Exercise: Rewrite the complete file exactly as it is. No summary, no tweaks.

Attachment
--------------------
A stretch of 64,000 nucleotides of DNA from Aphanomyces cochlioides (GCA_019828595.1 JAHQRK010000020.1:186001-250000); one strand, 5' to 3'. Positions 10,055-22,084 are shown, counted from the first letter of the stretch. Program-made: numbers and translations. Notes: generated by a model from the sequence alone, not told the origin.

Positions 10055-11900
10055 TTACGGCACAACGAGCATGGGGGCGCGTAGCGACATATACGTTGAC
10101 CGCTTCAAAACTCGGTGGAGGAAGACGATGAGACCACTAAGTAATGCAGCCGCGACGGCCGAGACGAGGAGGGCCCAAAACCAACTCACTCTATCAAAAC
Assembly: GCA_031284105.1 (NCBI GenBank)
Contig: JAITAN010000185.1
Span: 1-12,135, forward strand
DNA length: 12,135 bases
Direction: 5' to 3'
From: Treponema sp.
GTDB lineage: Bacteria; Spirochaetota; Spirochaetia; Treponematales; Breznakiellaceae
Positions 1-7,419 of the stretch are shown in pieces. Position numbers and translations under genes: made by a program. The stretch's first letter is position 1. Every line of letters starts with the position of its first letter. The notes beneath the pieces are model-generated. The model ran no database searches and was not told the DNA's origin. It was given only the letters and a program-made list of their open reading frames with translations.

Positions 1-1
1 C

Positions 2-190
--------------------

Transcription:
A stretch of 64,000 nucleotides of DNA from Aphanomyces cochlioides (GCA_019828595.1 JAHQRK010000020.1:186001-250000); one strand, 5' to 3'. Positions 10,055-22,084 are shown, counted from the first letter of the stretch. Program-made: numbers and translations. Notes: generated by a model from the sequence alone, not told the origin.

Positions 10055-11900
10055 TTACGGCACAACGAGCATGGGGGCGCGTAGCGACATATACGTTGAC
10101 CGCTTCAAAACTCGGTGGAGGAAGACGATGAGACCACTAAGTAATGCAGCCGCGACGGCCGAGACGAGGAGGGCCCAAAACCAACTCACTCTATCAAAAC
Assembly: GCA_031284105.1 (NCBI GenBank)
Contig: JAITAN010000185.1
Span: 1-12,135, forward strand
DNA length: 12,135 bases
Direction: 5' to 3'
From: Treponema sp.
GTDB lineage: Bacteria; Spirochaetota; Spirochaetia; Treponematales; Breznakiellaceae
Positions 1-7,419 of the stretch are shown in pieces. Position numbers and translations under genes: made by a program. The stretch's first letter is position 1. Every line of letters starts with the position of its first letter. The notes beneath the pieces are model-generated. The model ran no database searches and was not told the DNA's origin. It was given only the letters and a program-made list of their open reading frames with translations.

Positions 1-1
1 C

Positions 2-190